• $\mathsf{PF}$ (a little less standard) is the class of (potentially partial) functions computable in poly-time. That is, a function $f\colon D \to \Sigma^*$ ($D \subseteq \Sigma^*$) is in $\mathsf{PF}$ if there is a poly-time deterministic machine such that, on inputs $x \in D$ the machine outputs $f(x)$, and on inputs $x \notin D$ the machine makes no output (/rejects/says "no"/however you want to phrase it).

• $\mathsf{FNP}$ is a class of "function problems" (rather than a class of functions). I would also call $\mathsf{FNP}$ a "relational class", but really whatever words you use to describe it you need to clarify yourself afterwards, which is why I'm not particularly partial to this definition. To any binary relation $R \subseteq \Sigma^* \times \Sigma^*$ there is an associated "function problem." What is a function problem? I don't have a clean mathematical definition the way I do for language/function/relation; rather, it's defined by what a valid solution is: a valid solution to the function problem associated to $R$ is any (potentially partial) function $f$ such that if $(\exists y)[R(x,y)]$ then $f$ outputs any such $y$, and otherwise $f$ makes no output. $\mathsf{FNP}$ is the class of function problems associated to relations $R$ such that $R \in \mathsf{P}$ (when considered as a language of pairs) and is p-balanced. So $\mathsf{FNP}$ is not a class of functions, nor a class of languages, but a class of "function problems," where "problem" here is defined roughly in terms of what it means to solve it.

• $\mathsf{TFNP}$ is then the class of function problems in $\mathsf{FNP}$ - defined by a relation $R$ as above - such $R$ is total, in the sense that for every $x$ there exists a $y$ such that $R(x,y)$.

In order to not have to write things like "If every $\mathsf{FNP}$ (resp., $\mathsf{TFNP}$) function problem has a solution in $\mathsf{PF}$ (resp., $\mathsf{FP}$ according to above definition), then..." in this context one uses Definition 2 of $\mathsf{FP}$, which is:

• $\mathsf{FP}$ (definition 2) is the class of function problems in $\mathsf{FNP}$ which have a poly-time solution. One can assume that the solution (=function) here is total by picking a special string $y_0$ that is not a valid $y$ for any $x$, and having the function output $y_0$ when there would otherwise be no valid $y$. (If needed, we can modify the relation $R$ by prepending every $y$ with a 1, and then take $y_0$ to be the string 0; this doesn't change the complexity of anything involved).

Here's how these various definitions relate to one another, $\mathsf{FNP} \subseteq \mathsf{FP}$ (definition 2, which is what you should assume because it's in a context where it's being compared with $\mathsf{FNP}$) is equivalent to $\mathsf{NPMV} \subseteq_c \mathsf{PF}$. $\mathsf{TFNP} \subseteq \mathsf{FP}$ (def 2) is equivalent to $\mathsf{NPMV}_t \subseteq_c \mathsf{FP}$ (def 1).

• Thank you for your extensive answer. I'm trying to digest it and it has been very helpful so far. I assume, however, you meant FP $\subseteq$ FNP and FP $\subseteq$ TFNP in the last paragraph? Mar 23 '17 at 11:36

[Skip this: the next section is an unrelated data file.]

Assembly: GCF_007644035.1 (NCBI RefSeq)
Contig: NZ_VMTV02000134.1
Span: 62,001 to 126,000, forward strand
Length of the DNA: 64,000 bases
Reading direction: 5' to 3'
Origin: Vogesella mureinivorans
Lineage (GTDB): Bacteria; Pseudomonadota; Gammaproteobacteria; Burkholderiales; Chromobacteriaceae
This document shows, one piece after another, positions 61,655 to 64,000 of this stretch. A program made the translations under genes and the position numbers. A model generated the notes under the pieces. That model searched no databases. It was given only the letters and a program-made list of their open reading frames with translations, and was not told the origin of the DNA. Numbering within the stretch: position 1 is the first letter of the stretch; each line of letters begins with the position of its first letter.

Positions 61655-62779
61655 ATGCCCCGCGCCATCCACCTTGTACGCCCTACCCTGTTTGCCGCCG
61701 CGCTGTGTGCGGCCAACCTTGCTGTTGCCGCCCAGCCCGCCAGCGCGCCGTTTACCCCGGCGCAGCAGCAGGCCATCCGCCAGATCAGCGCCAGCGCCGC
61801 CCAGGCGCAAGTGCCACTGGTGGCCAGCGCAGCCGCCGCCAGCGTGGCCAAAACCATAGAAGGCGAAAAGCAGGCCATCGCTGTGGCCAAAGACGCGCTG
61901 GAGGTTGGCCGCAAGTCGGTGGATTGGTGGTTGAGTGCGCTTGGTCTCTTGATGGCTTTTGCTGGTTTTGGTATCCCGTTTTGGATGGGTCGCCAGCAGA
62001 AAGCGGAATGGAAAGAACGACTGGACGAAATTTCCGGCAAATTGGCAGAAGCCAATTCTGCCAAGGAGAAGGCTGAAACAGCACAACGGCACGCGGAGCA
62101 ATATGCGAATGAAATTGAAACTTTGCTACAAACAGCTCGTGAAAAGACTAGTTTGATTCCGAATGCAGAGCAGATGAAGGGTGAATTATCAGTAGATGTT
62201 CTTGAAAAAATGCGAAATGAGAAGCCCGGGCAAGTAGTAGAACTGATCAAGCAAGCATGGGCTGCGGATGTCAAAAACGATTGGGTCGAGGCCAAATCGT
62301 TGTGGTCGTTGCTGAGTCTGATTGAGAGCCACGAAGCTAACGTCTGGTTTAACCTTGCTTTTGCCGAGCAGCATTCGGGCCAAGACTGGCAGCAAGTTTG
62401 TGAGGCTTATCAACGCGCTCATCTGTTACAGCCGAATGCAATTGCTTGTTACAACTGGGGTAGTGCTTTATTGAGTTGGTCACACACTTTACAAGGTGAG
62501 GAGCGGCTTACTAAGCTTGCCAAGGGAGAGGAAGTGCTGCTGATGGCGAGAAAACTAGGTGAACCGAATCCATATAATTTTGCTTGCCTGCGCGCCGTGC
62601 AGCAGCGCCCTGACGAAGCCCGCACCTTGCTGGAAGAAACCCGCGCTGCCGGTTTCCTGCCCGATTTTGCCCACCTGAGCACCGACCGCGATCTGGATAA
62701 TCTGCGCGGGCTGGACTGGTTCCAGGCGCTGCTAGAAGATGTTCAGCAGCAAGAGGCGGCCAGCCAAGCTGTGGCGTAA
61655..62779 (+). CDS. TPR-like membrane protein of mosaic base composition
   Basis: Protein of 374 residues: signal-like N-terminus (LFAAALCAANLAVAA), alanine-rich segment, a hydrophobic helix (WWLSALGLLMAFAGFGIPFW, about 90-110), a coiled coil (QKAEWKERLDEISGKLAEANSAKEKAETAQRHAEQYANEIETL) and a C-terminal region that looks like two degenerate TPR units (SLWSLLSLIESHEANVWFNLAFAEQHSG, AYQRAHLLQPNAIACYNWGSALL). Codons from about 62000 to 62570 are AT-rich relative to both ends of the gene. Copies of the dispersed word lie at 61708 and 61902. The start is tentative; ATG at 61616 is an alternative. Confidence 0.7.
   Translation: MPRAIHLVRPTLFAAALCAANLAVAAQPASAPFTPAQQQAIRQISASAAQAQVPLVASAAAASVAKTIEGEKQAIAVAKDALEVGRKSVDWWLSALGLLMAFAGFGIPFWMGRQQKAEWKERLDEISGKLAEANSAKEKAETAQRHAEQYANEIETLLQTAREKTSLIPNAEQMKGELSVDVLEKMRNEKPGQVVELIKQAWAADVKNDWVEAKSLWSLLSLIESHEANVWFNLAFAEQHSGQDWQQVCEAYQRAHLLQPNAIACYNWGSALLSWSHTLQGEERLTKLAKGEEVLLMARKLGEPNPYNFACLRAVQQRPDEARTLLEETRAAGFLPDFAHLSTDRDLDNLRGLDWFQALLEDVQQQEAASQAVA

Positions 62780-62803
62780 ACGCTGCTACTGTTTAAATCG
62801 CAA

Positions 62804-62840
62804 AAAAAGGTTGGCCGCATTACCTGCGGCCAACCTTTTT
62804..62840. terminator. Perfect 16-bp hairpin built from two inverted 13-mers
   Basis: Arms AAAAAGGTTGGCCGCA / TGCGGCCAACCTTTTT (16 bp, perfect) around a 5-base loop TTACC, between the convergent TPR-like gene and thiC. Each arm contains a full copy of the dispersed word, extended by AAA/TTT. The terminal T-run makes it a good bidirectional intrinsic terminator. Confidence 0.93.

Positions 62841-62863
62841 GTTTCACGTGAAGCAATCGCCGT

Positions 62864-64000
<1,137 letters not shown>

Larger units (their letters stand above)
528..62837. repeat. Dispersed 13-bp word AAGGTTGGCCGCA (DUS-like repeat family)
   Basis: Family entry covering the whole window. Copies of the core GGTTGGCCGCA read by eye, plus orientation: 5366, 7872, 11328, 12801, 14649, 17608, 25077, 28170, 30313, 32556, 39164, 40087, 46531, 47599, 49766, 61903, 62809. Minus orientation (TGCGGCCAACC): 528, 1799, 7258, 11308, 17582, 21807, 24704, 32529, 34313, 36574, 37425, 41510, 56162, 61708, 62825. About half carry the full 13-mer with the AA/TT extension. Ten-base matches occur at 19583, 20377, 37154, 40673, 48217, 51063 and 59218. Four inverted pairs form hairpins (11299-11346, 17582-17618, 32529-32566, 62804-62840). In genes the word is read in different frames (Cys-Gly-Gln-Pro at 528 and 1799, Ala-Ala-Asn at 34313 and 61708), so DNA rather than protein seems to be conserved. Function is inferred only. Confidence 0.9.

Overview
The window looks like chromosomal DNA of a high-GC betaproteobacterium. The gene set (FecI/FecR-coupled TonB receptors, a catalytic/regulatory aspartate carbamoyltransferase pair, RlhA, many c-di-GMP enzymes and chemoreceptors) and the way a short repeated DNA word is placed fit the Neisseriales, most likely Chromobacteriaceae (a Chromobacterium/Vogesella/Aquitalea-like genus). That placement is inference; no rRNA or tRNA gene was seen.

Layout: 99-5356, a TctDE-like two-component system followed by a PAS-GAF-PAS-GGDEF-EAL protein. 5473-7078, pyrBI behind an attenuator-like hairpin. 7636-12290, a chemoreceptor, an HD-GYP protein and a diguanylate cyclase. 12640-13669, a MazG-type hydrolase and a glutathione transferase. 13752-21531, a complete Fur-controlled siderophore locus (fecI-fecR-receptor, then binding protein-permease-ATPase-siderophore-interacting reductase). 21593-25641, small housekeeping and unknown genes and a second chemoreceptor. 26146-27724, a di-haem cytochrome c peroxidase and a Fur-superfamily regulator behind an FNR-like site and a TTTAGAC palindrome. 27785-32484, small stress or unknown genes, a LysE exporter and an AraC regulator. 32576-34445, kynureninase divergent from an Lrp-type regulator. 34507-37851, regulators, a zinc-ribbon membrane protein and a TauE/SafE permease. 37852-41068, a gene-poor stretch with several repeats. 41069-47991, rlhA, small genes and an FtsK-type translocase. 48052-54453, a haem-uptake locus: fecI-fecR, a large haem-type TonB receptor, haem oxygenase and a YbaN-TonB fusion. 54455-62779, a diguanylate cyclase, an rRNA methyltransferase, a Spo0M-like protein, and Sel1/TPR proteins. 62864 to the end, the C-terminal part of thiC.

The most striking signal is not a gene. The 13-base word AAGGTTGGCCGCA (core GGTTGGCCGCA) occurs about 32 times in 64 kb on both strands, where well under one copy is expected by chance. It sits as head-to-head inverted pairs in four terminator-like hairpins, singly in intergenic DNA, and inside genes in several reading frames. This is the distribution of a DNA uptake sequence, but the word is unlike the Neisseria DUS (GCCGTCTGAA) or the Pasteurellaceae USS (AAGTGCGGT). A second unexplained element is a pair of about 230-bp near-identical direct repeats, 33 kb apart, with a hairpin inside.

• @Auberon: No, the last paragraph is translating between various conjectures. It says that $\mathsf{FNP} \subseteq \mathsf{FP} \Leftrightarrow \mathsf{NPMV} \subseteq_c \mathsf{PF}$, etc. Mar 23 '17 at 16:28
• @JoshuaGrochow $NP\in P^{TFNP}$ or $NP\in P^{UP}$ possible or the hierarchy collapses? Also does $P^{UP}$ in $P^{TFNP}$ or vice versa hold (it seems plausible as there seem no implication either way)?
– Mr.
May 26 '19 at 15:07
• Those definitions are really useful to tackle function complexity questions. Do you have pointers to their definitions in the literature ? Sep 6 '20 at 16:48
• @wazdra Selman 1994 A taxonomy of complexity classes of functions doi.org/10.1016/S0022-0000(05)80009-1 and references therein. Sep 7 '20 at 3:33

In addition to Joshua's extensive answer, I want to add the following definitions from Elaine Ruch her Automata, Computability and Complexity.

The Class FP: A binary relation $$Q$$ is in $$\mathsf{FP}$$ iff there is a deterministic polynomial time algorithm that, given an arbitrary input $$x$$, can find some $$y$$ such that $$(x,y) \in Q$$.

The Class FNP: A binary relation $$Q$$ is in $$\mathsf{FNP}$$ iff there is a deterministic polynomial time verifier, given an arbitrary input pair $$(x,y)$$, determines whether $$(x,y) \in Q$$. Equivalentely, $$Q$$ is in $$\mathsf{FNP}$$ iff there is a nondeterministic polynomial time algorithm that, given an arbitrary input $$x$$, can find some $$y$$ such that $$(x,y) \in Q$$

From these definitions it is clear that $$\mathsf{FP} \subseteq \mathsf{TFNP} \subseteq \mathsf{FNP}$$. She also briefly talks about problems outside of $$\mathsf{FNP}$$.

For me, this has been the most satisfying resource that consists out of one single page I've found since a long time.

• After I have given these definition some thought, I suspect that the two 'equivalent' definitions of $\mathsf{FNP}$ aren't equivalent at all... Mar 28 '17 at 17:02
• I think to get equivalence one needs to assume the relation is p-bounded (that is, there is a polynomial $p$ such that if $\exists y$ such that $(x,y) \in Q$, then there is such a $y$ with $|y| \leq p(|x|)$). Also, one has to specify what it means for a "nondeterministic algorithm to find a $y$" - that is, what does it mean for a nondeterministic algorithm to "make an output"? This is part of why I like the NPMV family of definitions... Jul 3 '18 at 22:35